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Does your religion require certain grooming and dress standards?

| Nov 9, 2020 | Workplace Discrimination |

Your religious freedom is guaranteed by the U.S. Constitution and the law. What this means when it comes to employment is that your employer or a prospective employer cannot discriminate against you due to your religious beliefs. No one in your workplace should harass you in any way because of your religious beliefs.

This may be what the law requires, but it doesn’t always play out that way in reality, particularly if your religious beliefs require you to dress or groom in a certain way. Your employer may tell you that you cannot observe these religious requirements while at work. Is that true?

Can you dress and groom according to your religious beliefs?

Your employer may try to deny you the right to express your beliefs at work, but unless it can be shown that your doing so would create an undue hardship on the company’s operations, that denial violates the law. Your employer may not have a problem with allowing you time off or a certain schedule in order to meet your needs as they pertain to your religion but may not allow for certain dress and grooming requirements of your religion, such as the following:

  • Wearing certain facial hair or hairstyle, including Sikh uncut hair and beard or Rastafarian dreadlocks
  • Wearing particular articles of clothing, such as a Muslim headscarf or Jewish yarmulke
  • Not wearing specific types of clothes, such as miniskirts or pants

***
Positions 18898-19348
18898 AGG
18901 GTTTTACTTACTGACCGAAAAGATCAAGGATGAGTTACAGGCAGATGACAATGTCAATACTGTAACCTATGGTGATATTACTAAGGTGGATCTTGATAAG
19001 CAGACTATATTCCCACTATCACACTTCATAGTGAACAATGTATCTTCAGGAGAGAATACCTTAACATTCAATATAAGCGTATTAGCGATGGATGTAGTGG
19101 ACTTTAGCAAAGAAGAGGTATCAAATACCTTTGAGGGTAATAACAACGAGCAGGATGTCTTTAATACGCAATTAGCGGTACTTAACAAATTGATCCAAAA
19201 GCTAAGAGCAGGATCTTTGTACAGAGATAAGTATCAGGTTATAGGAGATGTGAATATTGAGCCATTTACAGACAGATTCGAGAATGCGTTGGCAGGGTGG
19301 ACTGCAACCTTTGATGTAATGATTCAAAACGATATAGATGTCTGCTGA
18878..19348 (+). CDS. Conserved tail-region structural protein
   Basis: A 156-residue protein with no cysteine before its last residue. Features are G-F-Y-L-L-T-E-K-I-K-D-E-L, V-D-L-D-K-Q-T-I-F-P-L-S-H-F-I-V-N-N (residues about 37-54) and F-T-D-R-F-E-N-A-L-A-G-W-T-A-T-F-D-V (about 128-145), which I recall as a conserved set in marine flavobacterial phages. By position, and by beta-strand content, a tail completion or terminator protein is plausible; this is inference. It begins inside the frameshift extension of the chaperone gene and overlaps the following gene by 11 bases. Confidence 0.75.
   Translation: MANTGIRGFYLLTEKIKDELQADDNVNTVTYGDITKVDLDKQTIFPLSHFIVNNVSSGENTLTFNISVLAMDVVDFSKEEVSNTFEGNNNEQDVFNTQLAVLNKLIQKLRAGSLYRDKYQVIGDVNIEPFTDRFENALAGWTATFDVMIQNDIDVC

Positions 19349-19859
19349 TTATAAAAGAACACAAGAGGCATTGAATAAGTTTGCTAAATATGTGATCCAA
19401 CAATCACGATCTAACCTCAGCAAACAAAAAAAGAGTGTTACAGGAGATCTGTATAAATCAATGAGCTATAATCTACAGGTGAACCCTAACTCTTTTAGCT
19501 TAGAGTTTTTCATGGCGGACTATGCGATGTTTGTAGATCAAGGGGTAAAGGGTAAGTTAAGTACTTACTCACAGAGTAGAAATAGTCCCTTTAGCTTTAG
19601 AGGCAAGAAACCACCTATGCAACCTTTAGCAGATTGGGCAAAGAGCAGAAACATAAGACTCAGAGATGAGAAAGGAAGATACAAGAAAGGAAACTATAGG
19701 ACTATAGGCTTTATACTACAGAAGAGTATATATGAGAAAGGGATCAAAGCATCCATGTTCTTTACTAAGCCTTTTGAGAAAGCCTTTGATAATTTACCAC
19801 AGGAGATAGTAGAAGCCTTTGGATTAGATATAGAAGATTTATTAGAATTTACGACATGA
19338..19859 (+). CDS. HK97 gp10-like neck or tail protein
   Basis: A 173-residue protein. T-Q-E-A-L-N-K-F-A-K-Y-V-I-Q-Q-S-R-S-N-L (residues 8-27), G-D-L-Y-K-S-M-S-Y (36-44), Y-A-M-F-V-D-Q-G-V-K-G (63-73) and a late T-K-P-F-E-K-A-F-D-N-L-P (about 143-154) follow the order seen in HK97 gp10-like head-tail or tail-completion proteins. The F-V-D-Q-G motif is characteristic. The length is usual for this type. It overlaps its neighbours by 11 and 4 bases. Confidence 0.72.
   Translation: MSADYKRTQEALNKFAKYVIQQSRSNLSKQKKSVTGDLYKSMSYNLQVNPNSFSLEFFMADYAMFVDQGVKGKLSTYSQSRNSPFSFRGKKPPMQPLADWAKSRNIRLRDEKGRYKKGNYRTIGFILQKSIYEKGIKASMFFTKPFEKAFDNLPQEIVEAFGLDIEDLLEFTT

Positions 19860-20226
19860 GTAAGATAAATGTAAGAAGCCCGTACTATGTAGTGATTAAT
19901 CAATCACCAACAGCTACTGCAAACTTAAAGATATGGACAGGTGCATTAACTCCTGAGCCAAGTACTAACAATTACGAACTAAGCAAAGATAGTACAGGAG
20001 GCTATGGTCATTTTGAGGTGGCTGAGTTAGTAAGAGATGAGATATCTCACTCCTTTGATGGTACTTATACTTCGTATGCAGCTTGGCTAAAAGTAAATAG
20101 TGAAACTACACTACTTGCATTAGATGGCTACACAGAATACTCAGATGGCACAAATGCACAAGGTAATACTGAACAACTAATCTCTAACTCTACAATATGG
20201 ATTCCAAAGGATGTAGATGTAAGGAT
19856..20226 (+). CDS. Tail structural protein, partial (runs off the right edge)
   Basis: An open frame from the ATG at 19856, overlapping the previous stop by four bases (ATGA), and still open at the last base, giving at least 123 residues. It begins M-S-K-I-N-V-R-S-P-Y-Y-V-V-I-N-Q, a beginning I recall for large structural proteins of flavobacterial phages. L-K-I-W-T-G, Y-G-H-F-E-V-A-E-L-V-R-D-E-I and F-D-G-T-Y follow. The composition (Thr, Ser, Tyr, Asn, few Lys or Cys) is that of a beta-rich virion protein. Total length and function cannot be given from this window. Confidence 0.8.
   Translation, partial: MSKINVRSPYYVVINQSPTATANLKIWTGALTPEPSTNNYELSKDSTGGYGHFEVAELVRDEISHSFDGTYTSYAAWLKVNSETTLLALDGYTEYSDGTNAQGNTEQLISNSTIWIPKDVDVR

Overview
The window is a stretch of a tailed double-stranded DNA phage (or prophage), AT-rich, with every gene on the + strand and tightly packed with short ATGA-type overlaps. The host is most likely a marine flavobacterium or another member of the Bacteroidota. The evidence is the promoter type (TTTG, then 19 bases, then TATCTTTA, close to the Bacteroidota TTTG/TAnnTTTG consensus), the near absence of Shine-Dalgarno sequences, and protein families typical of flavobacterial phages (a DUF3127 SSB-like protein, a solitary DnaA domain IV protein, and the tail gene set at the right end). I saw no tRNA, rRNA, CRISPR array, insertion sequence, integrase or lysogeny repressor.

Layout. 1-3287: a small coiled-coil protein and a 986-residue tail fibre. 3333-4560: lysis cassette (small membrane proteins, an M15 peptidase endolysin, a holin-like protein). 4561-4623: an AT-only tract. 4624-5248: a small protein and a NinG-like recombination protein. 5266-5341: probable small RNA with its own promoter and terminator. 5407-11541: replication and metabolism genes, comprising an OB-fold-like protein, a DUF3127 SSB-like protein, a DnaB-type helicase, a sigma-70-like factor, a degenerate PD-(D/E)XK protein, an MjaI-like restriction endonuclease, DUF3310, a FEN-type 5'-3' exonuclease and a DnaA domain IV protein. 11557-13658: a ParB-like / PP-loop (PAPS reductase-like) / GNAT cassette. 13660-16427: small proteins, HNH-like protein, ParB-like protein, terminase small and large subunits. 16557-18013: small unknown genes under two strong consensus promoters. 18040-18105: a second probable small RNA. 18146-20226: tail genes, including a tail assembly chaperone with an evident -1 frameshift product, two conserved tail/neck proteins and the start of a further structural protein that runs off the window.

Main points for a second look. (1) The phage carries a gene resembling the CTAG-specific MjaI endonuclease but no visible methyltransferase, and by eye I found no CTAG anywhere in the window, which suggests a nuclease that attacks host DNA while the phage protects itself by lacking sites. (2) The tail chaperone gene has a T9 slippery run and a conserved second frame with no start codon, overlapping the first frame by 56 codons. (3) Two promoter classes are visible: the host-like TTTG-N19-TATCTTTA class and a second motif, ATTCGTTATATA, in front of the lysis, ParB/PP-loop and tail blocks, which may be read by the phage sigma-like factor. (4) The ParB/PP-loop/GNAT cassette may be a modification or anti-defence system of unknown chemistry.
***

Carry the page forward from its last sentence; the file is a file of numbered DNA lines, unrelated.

Even though you have the right to observe the requirements of your religion, you still must make a formal request to your employer for an accommodation. This creates a paper trail just in case your employer fails to adhere to the agreement, or one of your coworkers or supervisors claims you cannot dress or groom in a certain way. Of course, your employers may want more information before agreeing to your accommodation, which is their right.

What happens when your employer fails to accommodate?

If your employer fails to accommodate your religious dress and grooming requirements without showing an undue hardship, you may file a complaint. However, before doing so, it may be in your best interests to gain an understanding of your rights and options as they pertain to this issue.

Dealing with employment issues can cause a great deal of stress and frustration, especially when you try to handle them alone. Instead of adding to an already stressful situation, you could turn to an experienced employment law attorney here in the Washington, D.C., area.